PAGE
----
Kevin Padian is professor of integrative biology and curator in the Museum of Paleontology at the University of California, Berkeley, and president of the National Center for Science Education. His research focuses on how major adaptive evolutionary changes get started.
Summarize yourself in the form of a title of a paper in Nature.
Varied adaptive strategy produces developmental stasis in a paedomorphic acephalate.
What was your first experiment as a child?
I didn't much care for experiments, except mixing chemicals in my chemistry set without following the recipes. I much preferred reading about prehistory and visiting the American Museum of Natural History, where I could lose myself in the exhibits.
Who has been the most important mentor in your career?
Certainly in my undergraduate years, Bob Linsley and Jon Swinchatt at Colgate University in Hamilton, New York. Bob didn't just teach his students, he infected them with his love of palaeontology and evolution. 'Swinch' gave his students the confidence and determination that they needed to pursue their goals — whatever they were. I don't go a day without using something I learned from them. And I've been fortunate to have good mentors throughout my whole career.
What makes a good scientific mentor?
Balance. But achieving it, that's the problem.
What gives you the most job satisfaction now? What are your major frustrations?
The greatest satisfaction comes from seeing how talented and motivated each new generation of students is. They seem to have boundless energy and ability, and they make it all worthwhile. The greatest frustration is the incredible administrative load of paperwork, regulations and restrictions that increases with each year. It just wastes so much potentially productive time. You'd think that administrators would be making our jobs easier, not more difficult.
What single scientific paper or talk changed your career path?
When I was a graduate student, I read Alan Charig's 1967 paper that tried to explain the evolution of the archosaur pelvis and hindlimb in functional terms. Like most useful papers, its components were eventually superseded by new methods and data (a nice way of saying that most of it was utterly wrong). But it stimulated a lot of young workers to ask new questions in different ways, and it taught me not to accept everything you read but to try to build on it.
What was the worst/most memorable comment you ever received from a referee?
My thesis adviser, Keith Thomson, was brilliant and all his students thought the world of him. He provided tremendously useful marginal comments on my dissertation chapters. I couldn't read most of them — like my graduate students can't read mine — but that wasn't important. All he needed to do was make a squiggle alongside a passage, and you knew it needed to be fixed. And his detailed comments were kind, frank and perceptive — a tough combination to pull off.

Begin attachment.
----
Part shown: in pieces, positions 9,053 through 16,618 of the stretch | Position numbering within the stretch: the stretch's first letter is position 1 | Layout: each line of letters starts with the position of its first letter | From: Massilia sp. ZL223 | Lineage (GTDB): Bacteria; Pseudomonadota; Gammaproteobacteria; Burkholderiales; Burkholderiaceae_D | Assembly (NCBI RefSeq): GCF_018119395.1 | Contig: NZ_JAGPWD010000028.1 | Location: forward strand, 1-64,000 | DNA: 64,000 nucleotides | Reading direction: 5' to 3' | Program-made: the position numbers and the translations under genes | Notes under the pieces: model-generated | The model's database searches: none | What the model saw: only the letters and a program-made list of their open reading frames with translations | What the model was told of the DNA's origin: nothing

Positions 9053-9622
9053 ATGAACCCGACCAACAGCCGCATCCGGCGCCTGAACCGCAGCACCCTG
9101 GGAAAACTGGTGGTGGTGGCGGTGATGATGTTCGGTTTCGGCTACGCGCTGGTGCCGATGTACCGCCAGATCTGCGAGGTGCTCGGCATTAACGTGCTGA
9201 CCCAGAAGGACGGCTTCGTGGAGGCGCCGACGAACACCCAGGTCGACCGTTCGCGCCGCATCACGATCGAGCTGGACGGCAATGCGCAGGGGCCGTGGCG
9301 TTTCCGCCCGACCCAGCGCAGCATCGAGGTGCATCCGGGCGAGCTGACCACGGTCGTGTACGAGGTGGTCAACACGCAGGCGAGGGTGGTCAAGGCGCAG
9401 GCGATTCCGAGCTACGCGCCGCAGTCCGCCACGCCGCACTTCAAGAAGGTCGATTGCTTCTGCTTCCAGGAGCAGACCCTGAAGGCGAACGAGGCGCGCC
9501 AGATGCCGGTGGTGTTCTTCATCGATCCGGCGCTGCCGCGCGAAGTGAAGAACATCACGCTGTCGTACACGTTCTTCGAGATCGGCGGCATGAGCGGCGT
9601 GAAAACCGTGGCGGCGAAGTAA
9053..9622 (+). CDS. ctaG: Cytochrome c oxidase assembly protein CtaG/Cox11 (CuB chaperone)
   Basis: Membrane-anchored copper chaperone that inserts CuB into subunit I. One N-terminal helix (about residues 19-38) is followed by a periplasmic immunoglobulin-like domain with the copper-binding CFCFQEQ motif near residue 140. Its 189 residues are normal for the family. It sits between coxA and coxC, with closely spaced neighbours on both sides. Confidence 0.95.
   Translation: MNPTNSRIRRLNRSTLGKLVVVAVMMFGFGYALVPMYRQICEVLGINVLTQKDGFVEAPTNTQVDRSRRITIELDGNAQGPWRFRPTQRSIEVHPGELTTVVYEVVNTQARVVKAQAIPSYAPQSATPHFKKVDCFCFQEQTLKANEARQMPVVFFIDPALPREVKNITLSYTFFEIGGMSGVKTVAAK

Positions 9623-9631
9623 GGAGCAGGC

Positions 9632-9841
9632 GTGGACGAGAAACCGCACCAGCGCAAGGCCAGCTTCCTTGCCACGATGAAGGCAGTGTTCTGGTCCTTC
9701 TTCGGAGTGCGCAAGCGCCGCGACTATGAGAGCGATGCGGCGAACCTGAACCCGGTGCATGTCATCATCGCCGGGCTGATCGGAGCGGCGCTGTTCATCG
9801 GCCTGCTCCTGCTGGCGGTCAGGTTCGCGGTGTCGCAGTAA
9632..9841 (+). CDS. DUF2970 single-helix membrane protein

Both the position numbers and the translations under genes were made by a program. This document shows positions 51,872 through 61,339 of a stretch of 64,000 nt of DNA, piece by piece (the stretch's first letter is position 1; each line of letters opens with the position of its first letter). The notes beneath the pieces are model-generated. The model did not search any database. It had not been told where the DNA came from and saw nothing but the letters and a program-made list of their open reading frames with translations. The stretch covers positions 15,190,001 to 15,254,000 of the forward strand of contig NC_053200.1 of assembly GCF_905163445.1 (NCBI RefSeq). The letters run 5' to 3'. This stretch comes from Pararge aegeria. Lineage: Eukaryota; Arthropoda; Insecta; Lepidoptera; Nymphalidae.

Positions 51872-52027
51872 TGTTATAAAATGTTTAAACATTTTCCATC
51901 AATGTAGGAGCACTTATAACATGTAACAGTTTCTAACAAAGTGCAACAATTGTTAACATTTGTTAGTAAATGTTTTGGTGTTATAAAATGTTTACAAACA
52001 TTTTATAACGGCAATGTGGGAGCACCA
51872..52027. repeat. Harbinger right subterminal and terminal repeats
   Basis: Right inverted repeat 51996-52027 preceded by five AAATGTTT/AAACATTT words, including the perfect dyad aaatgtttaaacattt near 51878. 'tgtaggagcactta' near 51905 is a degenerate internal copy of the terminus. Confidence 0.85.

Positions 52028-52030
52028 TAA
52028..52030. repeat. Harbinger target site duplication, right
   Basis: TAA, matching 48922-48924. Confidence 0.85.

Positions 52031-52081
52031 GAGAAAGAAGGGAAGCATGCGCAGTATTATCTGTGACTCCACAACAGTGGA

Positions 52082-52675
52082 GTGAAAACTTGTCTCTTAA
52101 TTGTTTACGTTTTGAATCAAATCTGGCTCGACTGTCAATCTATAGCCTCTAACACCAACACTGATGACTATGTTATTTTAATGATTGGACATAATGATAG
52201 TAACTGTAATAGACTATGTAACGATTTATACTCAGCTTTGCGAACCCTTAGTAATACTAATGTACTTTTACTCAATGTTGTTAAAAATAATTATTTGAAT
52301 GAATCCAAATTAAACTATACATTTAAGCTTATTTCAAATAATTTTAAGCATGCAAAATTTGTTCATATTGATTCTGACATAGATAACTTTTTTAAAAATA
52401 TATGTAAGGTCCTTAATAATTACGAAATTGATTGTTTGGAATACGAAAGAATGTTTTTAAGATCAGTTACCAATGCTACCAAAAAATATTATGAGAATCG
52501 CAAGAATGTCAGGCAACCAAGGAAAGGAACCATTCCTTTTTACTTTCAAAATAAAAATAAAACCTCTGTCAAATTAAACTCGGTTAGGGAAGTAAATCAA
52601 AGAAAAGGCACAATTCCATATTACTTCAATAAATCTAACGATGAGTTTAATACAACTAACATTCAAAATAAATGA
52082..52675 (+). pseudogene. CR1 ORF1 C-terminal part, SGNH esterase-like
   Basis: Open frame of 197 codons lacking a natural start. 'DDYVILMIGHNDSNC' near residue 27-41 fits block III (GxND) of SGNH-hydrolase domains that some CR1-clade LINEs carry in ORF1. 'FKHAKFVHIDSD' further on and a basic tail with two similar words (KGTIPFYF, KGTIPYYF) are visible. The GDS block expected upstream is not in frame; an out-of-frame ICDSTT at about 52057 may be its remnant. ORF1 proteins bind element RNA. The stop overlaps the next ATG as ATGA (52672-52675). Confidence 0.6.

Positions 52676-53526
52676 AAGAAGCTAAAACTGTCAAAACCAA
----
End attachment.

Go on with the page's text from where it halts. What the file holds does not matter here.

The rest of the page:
You have the audience in your hands, but some smart-alec asks you the killer question. What's your favourite response?
If you want to keep the audience in your hands, ask the questioner to elaborate. You might learn something. Or he or she could turn out to be a lunatic, which you might put to your advantage.
What book currently resides on your bedside table?
If there's only one book, I'm turning in too early. Currently I've got Robert Richards' The Romantic Conception of Life: Science and Philosophy in the Age of Goethe, A.N. Wilson's The Victorians, and a couple of pulp westerns and mysteries.
What one thing would you rescue from your burning laboratory?
Specimens that I've borrowed from other museums, because they are literally irreplaceable.
What's the best advice you've ever received?
“Throw the first two strikes high and inside” (Brian Simison); “Check out this new group called The Clash” (Dave Jablonski); “Why don't you apply for that Berkeley job?” (Dave Archibald).
What do you most dislike about having research published?
There's always something to fix or improve when you reread it six months later. But usually my colleagues are kind enough to do it for me.
What would you have become if not a scientist?
It's funny how many prominent colleagues will say privately that they don't think of themselves as competent scientists (and hope no one ever catches on), but at the same time they can't conceive of being anything else. I suppose it would be a fairly cushy job to be an editor for Nature...
Is there a tyranny of reductionism in science?
When biology and geology students have to learn physics and chemistry, but the reverse isn't true, we're not valuing the big picture in science education. Mike Bishop, chancellor of the University of California, San Francisco, and a Nobel laureate, stresses the importance of an integrative science education in his recent autobiography. Average people love to learn about stars, Earth and its life. Showing how all the sciences interrelate will help them understand and appreciate molecules and quarks, too.
Name one extravagance you can now get away with because of your eminence.
It's not eminence but advancing age that gives me an excuse for misremembering the names of bright young people that I meet.
What's just around the corner?
Even more amazing revelations in evolutionary developmental biology that will connect genetics, palaeontology and ontogeny. This is the part that Darwin couldn't solve — nor could anyone, until developmental technology caught up with evolutionary questions. We're getting there piece by piece. And the molecules, the fossils and the morphogenetics are making more and more sense together. It's an incredibly exciting time that I've waited for since I was a graduate student.
Whom from the world outside science would you most like to have dinner with?
John Lennon, Pete Townshend and Bruce Springsteen. With a Fender, a Gibson and a Martin nearby.
Do you hope to die before you get old?